Facebook gave Mail.Ru, a major Russian internet company with ties to the Kremlin, access to the data of millions of people in the United States without their knowledge, CNN reported.
Facebook told the news network on Tuesday that apps developed by the Mail.Ru Group were being looked at as part of the company’s wider investigation into the misuse of Facebook user data in light of the Cambridge Analytica scandal.
Through a long list of Facebook applications, Russian technology conglomerate Mail.Ru Group had the ability to access to information including users’ names as well as their genders, birthdays, locations, and likes on Facebook, according to a source briefed on the investigation into the misuse of Facebook data.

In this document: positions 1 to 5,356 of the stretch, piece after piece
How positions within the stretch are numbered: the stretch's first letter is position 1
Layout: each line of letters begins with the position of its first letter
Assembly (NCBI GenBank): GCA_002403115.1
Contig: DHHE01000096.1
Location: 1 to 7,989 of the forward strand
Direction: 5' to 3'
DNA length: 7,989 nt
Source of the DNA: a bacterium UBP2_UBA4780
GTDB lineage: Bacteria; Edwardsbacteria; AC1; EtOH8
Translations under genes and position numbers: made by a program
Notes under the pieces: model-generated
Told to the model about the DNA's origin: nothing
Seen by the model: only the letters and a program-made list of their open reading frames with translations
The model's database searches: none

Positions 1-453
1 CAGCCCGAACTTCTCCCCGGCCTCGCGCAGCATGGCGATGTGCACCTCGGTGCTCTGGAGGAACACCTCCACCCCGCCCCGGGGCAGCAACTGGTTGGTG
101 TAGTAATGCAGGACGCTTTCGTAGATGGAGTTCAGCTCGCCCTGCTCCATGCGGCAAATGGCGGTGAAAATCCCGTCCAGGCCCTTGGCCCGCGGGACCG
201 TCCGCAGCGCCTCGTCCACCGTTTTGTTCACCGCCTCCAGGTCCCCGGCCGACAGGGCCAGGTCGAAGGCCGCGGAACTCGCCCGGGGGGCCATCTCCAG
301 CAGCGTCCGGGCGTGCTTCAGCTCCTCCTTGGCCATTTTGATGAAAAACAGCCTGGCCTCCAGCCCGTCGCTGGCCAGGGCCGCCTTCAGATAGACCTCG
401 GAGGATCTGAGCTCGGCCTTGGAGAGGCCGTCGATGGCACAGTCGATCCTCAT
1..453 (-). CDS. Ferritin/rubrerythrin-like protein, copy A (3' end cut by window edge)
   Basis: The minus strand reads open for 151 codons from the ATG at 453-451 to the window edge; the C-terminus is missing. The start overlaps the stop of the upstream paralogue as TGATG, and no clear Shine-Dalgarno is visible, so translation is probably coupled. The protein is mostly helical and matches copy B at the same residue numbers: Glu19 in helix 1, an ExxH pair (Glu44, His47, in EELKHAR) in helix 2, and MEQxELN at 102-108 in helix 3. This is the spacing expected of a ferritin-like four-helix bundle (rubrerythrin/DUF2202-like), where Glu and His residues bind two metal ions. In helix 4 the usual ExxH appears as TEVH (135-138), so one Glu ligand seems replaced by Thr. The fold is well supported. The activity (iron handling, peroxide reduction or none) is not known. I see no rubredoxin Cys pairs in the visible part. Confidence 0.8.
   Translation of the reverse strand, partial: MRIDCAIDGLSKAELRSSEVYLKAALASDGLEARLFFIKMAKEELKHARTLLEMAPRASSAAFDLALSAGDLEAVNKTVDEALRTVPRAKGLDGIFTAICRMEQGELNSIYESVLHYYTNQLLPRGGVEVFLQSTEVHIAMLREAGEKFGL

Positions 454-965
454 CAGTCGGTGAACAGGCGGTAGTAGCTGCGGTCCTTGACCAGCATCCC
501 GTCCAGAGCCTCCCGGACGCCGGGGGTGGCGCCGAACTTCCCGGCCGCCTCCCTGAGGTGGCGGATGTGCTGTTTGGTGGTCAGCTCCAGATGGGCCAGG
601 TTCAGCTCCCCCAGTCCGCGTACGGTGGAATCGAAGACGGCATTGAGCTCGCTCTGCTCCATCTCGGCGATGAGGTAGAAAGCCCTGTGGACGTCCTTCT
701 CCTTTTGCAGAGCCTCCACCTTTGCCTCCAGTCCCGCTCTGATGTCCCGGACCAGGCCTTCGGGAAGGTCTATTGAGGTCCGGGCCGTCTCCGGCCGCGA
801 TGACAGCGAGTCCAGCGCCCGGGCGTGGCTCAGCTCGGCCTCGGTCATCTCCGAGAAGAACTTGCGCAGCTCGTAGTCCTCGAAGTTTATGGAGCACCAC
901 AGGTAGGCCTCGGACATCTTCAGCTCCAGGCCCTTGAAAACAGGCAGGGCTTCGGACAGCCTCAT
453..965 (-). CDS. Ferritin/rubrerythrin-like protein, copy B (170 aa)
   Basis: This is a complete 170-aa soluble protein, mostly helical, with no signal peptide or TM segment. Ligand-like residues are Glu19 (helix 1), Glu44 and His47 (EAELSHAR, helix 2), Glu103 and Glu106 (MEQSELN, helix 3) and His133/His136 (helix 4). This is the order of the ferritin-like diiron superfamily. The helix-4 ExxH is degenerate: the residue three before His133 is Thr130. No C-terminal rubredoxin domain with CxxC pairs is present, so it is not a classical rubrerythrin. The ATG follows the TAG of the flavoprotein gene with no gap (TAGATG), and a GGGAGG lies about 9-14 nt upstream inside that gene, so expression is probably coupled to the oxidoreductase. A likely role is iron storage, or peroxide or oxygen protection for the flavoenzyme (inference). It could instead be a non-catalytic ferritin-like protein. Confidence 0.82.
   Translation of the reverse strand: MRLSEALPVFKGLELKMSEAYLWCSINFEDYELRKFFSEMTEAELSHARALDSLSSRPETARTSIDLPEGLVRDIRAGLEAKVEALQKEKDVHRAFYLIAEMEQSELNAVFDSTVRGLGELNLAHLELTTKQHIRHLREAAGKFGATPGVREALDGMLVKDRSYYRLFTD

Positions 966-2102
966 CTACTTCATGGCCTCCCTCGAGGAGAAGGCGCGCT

Mail.Ru Group developed hundreds of Facebook apps, some of which were test apps that were not made public, Facebook said.
In March, news broke that the political consulting firm Cambridge Analytica used a Facebook app to amass data on as many as 87 million people without their consent, the social networking giant has been forced to repeatedly answer for how it has given away user data and who it’s given that data to.
In the immediate wake of the scandal, Facebook rushed to defend itself in a blog post, saying that in 2014, it changed an element of its API to prevent apps from collecting data on their users’ friends, as the Cambridge Analytica app did. Facebook has since clarified that while it announced this change in 2014, apps that already had access to people’s friends’ data continued to have access until May 2015.